For those unfamiliar with Haven Gastropub, it is one of the best Gastropubs in Southern California. The restaurant is known for pushing the limits on their dishes with offerings such as Lamb Belly, Beef Cheek Poutine and some tame pub fare like shepherd’s pie and duck prosciutto flatbread. At the bottom of the menu you will find the item, “Whole Suckling Pig.” I saw the whole pig on the menu last year and it has been on my bucket list since.
One of my foodie bucket list items came true a couple weeks ago, when our friends invited us to a whole pig birthday dinner at Haven Gastropub. Our group was sat at a long table and we all sat there anxiously, waiting for the pig to arrive, while excitedly drinking our craft beers.
The whole situation reminded me of a childhood birthday at Ferrell’s Ice Cream Parlor waiting for the giant sundae. The birthday boy, Nick, was visibly giddy in anticipation. If you are considering this whole pig feat, here is how the dinner went down.
The Whole Suckling Pig
When the whole roasted pig was rolled out to our table and I came face to face with my dinner (literally). I’ll admit that I was initially intimidated when I came face to face with a roasted suckling pig. But after my first bite of the tender and juicy meat, my inner caveman came out and I started eating everything from the loin meat to the brain. Yes, meat is better when it is roasted as a whole animal! I came to the conclusion that this was really not adventure eating, but rather food in its pure and unprocessed form and something every foodie should experience once.
The pig had nicely crisped skin that reflected the overhead lights. The chef explained that the pig is slow roasted and then cranked to high heat for a crispy skin. The pig was cut up by sections of pig, for example shoulder, thigh, loin and presented on family style serving platters to be passed around. The meat was obviously slow roasted as it easy fell apart under the chef’s knife into semi-shredded cuts of goodness. I inspected the meat and juices oozed when I squeezed it. It was so tender that it cut easily under the gentle pressure of a fork. I think I gave myself three servings of the meat and had fantasies of making Cubano sandwiches the next day. A couple of us joked around that this was a pig version of a Thanksgiving feast.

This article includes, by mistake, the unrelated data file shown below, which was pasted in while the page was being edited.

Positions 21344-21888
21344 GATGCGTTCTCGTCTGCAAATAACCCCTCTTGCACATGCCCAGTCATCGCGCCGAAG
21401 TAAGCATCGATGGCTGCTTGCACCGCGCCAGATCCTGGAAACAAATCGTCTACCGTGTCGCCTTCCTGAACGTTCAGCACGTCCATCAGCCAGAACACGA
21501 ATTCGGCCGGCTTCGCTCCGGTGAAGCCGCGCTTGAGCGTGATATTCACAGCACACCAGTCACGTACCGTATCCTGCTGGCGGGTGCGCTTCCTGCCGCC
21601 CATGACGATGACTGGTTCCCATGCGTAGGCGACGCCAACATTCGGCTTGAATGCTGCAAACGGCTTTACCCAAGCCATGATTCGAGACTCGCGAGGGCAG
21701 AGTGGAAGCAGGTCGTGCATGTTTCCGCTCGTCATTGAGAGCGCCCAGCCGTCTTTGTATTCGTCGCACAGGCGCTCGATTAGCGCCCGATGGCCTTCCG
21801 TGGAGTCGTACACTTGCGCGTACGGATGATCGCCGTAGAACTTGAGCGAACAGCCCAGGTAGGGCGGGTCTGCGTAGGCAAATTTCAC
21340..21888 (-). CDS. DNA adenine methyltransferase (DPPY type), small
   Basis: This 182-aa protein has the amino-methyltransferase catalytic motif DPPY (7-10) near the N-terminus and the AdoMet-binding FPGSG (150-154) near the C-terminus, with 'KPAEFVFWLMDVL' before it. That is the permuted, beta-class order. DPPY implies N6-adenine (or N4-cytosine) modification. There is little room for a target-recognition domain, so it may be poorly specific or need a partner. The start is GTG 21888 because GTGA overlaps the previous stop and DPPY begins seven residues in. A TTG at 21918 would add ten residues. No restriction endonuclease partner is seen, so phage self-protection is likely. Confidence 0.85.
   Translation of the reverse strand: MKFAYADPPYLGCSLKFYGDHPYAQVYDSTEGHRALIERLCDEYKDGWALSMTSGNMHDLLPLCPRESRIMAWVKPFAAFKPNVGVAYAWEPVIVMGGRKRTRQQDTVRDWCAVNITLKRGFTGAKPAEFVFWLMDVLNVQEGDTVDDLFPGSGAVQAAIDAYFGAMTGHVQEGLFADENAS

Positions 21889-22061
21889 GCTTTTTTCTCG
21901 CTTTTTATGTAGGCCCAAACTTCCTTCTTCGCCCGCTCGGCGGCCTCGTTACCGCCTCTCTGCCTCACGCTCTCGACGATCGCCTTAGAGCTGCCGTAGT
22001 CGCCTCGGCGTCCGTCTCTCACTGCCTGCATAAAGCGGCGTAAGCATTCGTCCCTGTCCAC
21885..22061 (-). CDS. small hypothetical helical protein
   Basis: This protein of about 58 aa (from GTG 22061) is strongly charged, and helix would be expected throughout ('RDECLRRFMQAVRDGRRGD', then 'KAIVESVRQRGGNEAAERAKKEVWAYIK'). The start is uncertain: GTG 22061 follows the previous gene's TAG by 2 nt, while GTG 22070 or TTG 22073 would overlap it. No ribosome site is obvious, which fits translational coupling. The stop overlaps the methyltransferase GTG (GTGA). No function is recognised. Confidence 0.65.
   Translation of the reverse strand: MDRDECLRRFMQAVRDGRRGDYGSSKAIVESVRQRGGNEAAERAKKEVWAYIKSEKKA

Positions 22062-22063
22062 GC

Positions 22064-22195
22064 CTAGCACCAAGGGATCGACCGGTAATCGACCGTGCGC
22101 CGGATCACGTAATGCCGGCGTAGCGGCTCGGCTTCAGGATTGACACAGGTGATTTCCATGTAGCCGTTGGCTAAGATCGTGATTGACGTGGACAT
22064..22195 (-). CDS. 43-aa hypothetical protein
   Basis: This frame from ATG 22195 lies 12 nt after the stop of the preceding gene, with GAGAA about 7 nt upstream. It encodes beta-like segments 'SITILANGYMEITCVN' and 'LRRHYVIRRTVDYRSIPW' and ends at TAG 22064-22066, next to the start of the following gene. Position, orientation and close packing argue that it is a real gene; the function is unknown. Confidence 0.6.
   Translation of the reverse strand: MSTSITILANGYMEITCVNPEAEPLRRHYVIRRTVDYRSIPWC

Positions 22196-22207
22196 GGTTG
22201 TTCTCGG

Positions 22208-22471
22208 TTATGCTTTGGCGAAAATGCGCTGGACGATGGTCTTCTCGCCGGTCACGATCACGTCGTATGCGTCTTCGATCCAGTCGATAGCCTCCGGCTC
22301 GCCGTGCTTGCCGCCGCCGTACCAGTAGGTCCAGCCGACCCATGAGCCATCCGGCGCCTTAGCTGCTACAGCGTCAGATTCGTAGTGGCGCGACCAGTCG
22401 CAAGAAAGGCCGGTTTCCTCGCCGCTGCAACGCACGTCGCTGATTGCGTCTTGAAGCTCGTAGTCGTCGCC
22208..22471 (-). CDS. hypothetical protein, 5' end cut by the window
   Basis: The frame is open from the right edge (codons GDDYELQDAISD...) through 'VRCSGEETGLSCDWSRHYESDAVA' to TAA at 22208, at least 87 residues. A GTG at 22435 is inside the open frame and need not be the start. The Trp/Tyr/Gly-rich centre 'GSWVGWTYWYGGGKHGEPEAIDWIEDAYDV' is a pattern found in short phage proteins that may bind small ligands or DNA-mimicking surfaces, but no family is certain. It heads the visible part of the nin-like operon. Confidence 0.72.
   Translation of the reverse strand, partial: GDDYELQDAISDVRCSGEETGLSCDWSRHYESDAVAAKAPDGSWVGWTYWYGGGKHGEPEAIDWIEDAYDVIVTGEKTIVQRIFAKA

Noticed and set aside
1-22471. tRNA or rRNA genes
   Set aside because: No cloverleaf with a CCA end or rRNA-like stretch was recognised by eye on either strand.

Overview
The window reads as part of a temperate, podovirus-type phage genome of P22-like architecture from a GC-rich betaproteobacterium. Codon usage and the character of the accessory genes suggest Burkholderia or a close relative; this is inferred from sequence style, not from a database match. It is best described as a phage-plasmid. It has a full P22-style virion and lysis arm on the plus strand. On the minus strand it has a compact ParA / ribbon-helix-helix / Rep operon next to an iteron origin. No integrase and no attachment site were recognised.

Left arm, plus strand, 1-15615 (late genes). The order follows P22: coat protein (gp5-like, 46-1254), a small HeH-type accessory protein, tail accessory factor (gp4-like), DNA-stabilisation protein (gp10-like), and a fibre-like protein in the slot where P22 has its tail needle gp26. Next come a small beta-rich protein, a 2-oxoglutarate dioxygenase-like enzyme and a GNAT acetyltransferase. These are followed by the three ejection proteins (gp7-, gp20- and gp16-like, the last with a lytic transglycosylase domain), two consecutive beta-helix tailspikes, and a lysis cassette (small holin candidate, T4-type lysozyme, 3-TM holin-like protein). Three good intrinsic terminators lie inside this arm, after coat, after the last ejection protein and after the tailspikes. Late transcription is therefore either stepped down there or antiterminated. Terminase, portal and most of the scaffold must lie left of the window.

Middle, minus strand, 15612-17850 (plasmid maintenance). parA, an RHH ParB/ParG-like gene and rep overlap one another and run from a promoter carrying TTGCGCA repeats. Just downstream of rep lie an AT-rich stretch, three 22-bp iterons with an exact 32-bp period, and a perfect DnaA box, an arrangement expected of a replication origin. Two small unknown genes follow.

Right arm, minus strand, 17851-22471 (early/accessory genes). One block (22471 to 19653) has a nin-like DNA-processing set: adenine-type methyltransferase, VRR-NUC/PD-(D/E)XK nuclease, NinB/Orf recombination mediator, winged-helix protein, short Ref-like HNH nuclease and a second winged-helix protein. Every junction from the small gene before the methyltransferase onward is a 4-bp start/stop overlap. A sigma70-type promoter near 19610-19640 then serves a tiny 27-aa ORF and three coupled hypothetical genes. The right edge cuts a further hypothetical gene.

When you order the whole pig feast, you also get three sides. Stephanie ordered the mac and cheese, Brussels sprouts and grilled green onions with hummus. Here are my impressions:
Brussels Sprouts: Like I have written in previous blog posts, the Brussels sprout is my new favorite vegetable when prepared by experienced chefs. Needless to say, the way I like them prepared are usually hocked up with fat and tang. Chef Greg Daniels’ recipe fits my preference, as they are roasted in rendered prosciutto and finished with a lemon sauce. The result of this preparation is a playful exchange of rich and salty fatty protein flavors, bitter green kick and a refreshing lemon tang. Haven ranks on my top 5 Brussels sprouts preparations.
Mac and Cheese: An updated adult version of the classic that is made with black truffles and three types of cheese including Gruyere, Fontina and Parmesan This version of mac is definitely amped up with rich flavors and I had to consciously force myself to stop eating it, as I didn’t want to get too full before I ate the pig. I really liked the use of truffles in the dish, although it overly intensified the richness on the palate; it was the “accidental note” that carries the song.
Green Onions with Hummus: Can’t say that this dish was my favorite, but it was good. Grilled green onions were topped with a house-made red pepper hummus. The flavor was good, just awkward to eat.
Aside from the awesome presentation and flavor, I like how Chef Daniels only uses pigs that are naturally and humanely raised.Green Onions with Hummus: Can’t say that this dish was my favorite, but it was good. Grilled green onions were topped with a house-made red pepper hummus. The flavor was good, just awkward to eat.
My Final Thoughts
It was a fun night of eating tasty pork while drinking craft beer from Haven Gastropub. If you are considering doing a whole pig feast like this, it costs about $40 a person and must be booked one week in advance. If you have a group of friends who want to do something fun, I highly suggest that you consider the whole pig feast. It is a fun and novel feast that you normally wouldn’t prepare on your own. As a bonus, I donned my famous full-body pig costume for the event and
serenaded my friend Nick with “Happy Birthday.” Of course there was another birthday in the restaurant that night, a group of girls demanded that I sing “Happy Birthday” to their friend. Good times had by all that night.
I am a firm believer that if you consume animal protein, you should do your best to find restaurants that support naturally and humanely raised animals. Not only are these practices better for the animal, but results in healthier and better tasting food. Haven Gastropub follows these practices and Executive Chef Greg Daniels has toured the farms to ensure these practices are legit. Make an impact and ask your restaurant to carry naturally and humanly raised animals.